TVA CEO Bill Johnson included this slide in his presentation (linked to image) to Senators Corker and Alexander on September 13, 2013. The slide indicates that TVA's industrial rates are 29th among the top 100 US utility companies, and lower than all but five Southeastern utilities.

With a potential 30% rate cut being discussed in the media, you might think that businesses would be excited about this proposal. But to date, no public statement indicates that anyone from the industrial community is supporting the Bellefonte privatization scheme. This is probably for two reasons.

First, smart business leaders have probably done their homework and figured out that this scheme doesn’t make sense for the Valley, and there’s no sense in getting out in front of a dead proposal.

But the bigger reason is that most businesses would be paying for the rate cut. That’s because the 30% rate cut, we’re told, is targeted at about 51 large “directly served” industrial customers of TVA. The 30% rate cut is not possible without the $14 billion in private financing that would be sold by Bottorff and Haney. The repayment of that $14 billion obligation would be the responsibility of all the other residential, commercial and industrial customers served by TVA’s 155 local distribution utility partners.

What’s so distressing about this rate cut proposal is that it really isn’t necessary, as TVA already has very competitive industrial electric rates. (See sidebar) If implemented, TVA’s direct-serve industrial customers would be paying about 1/3rd as much as other customers, on a per kilowatt-hour basis, towards the cost of the power plants and transmission lines that generate the power they use. It would simply be an unfair and unsustainable rate

Reliability isn’t addressed in the Bellefonte privatization scheme

As TVA gradually winds down operations across most of its coal-fired power plants, its engineers are having to re-think the basic nature of how it will continue to provide highly reliable electric service to its customers. Two key elements to those reliability issues are the location of generation and the related transmission investments.

While Bottorff and Haney appear to agreeme with TVA that at least 3,000 MW of new natural gas power plants should be built over the next ten years, it isn’t clear that they view those plants as anything more than gap-fillers. In fact, TVA’s plans for natural gas are at least partly about meeting reliability needs.

We have not yet been convinced that such a large investment in natural gas is the best path for TVA to follow, but we do appreciate that TVA is looking at natural gas for more reasons than just the number of megawatts of generation it will need for coal plant replacement. Electricity isn’t a commodity that flows freely over its transmission system. To the extent that TVA needs to build new generation to replace coal-fired power plants that it retires, those new builds will be best justified if they are the only way to ensure reliable service in specific parts of the TVA region. For example, building out two Bellefonte units may simply be less essential to the system operations than building one small natural gas unit at the current Johnsonville site.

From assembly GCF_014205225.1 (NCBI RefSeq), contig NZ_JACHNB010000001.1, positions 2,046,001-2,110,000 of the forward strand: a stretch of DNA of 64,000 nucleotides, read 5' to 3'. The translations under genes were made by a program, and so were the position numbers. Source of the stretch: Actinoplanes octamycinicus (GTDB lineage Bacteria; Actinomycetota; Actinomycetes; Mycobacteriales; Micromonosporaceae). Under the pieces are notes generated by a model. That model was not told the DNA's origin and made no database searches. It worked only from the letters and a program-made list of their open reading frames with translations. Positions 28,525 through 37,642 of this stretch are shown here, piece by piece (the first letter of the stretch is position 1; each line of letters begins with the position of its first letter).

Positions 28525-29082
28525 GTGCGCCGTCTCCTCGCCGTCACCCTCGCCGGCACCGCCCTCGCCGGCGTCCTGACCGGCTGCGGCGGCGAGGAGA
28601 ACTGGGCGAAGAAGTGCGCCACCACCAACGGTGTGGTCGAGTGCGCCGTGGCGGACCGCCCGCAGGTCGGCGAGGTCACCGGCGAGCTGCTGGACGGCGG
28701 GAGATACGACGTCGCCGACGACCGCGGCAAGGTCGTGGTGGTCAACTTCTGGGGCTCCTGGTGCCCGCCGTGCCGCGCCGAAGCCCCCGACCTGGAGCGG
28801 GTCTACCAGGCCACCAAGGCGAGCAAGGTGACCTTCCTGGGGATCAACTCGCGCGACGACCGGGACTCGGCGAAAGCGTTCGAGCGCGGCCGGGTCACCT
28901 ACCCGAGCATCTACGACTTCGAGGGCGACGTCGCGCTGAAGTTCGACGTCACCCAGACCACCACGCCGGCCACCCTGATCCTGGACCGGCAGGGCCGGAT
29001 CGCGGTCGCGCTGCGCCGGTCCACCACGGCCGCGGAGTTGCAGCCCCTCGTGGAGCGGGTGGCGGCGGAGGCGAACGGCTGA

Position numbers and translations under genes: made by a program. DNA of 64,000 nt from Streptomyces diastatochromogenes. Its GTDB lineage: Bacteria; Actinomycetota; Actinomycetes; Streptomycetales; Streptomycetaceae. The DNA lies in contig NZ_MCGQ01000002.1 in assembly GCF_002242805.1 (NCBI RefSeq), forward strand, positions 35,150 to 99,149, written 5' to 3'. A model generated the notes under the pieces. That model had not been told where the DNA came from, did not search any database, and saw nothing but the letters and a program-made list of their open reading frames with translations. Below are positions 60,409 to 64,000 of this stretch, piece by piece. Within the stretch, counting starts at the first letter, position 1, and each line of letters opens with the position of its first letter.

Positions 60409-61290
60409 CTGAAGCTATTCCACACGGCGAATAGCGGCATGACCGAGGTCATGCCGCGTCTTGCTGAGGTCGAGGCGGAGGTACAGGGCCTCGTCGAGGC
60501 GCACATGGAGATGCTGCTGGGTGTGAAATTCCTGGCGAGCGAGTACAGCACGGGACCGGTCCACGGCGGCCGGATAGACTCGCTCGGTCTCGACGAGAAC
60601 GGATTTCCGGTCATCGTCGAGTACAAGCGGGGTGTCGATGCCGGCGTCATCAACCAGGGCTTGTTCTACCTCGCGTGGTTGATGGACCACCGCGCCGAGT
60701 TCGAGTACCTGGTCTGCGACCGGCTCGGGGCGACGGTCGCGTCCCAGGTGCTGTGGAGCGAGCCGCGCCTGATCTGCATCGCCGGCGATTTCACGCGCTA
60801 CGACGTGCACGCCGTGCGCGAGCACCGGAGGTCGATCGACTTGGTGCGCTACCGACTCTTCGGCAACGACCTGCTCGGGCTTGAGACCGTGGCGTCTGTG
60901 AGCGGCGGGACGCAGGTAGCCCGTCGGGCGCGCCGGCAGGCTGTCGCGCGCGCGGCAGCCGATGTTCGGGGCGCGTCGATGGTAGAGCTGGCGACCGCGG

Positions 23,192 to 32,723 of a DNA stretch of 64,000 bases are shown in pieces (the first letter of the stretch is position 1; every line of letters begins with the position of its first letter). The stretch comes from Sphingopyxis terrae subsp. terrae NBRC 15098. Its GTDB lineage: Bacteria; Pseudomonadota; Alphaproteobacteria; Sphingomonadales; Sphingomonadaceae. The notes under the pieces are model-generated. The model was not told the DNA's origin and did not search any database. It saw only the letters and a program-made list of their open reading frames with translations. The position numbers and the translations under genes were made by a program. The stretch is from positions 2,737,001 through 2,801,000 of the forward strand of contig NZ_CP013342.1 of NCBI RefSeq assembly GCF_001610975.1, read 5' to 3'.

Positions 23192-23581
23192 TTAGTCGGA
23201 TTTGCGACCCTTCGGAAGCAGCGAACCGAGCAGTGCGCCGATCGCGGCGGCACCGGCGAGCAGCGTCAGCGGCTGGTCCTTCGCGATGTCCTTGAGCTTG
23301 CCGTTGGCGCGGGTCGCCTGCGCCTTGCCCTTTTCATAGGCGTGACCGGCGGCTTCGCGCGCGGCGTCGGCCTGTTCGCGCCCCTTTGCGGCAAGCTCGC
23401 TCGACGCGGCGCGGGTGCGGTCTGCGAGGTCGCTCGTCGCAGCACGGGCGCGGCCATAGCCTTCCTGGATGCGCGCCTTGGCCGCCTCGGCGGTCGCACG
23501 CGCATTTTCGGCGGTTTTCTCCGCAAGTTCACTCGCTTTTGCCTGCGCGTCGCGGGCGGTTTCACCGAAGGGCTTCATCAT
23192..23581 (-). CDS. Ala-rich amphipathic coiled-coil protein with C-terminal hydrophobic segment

Furthermore, the Bottorff and Haney scheme doesn’t actually demonstrate how TVA should finance the natural gas plants it relies upon. Presumably, that’s because they assume TVA has adequate plans to build these plants and they don’t want to change those plans. Fair enough, I suppose, but surprisingly deferential for a plan being sold as a comprehensive financial solution.

But the most glaring reliability flaw in their plan isn’t the type or location of powerplants, its that rushing two Bellefonte units to completion doesn’t make sense from a reliability perspective. While TVA has a transmission plan to accommodate a single unit at Bellefonte, it is our understanding that a second unit would require an additional 500-kV transmission line to be sited and constructed, potentially taking ten years. Stepping back, its clear that TVA has not revisited critical engineering and planning for the second Bellefonte unit necessary to implement the Bottorff and Haney privatization scheme.

The good news is that TVA leadership appears to have sent a clear message that this concept is DOA. Following the November Board meeting CEO Johnson said, “Their proposal is not an operative proposal because we cannot justify, in the near term, completing the plant to meet the needs of our customers”. Of course this is not the first time TVA as given the Bellefonte nuclear reactor its last rites. Mr. Haney says he will never give up using his money and influence to breath new life into this bad deal for the valley.

Better solutions: energy efficiency, wind and solar power

It will come as no surprise that we are interested in seeing TVA substantially step up its investment in clean energy resources. And it will come as no surprise that we lack the political influence (not to mention $14 billion in financing) to push TVA to consider jumping the gun and adopting our preferences.

Our approach is a little different: we make the case that our approach makes the most sense for TVA’s mission in enhancing the economy and quality of life of its customers, as well as demonstrating stewardship of our natural environment. And as TVA engages in its 2015 Integrated Resource Plan, you can count on me and my staff at Southern Alliance for Clean Energy to be valued advocates for a better, cleaner Tennessee Valley Authority.

Stephen Smith
Dr. Stephen A. Smith has 30 years of experience effecting change for the environment. Since 1993, Dr. Smith has led the Southern Alliance for Clean Energy (SACE) as its executive…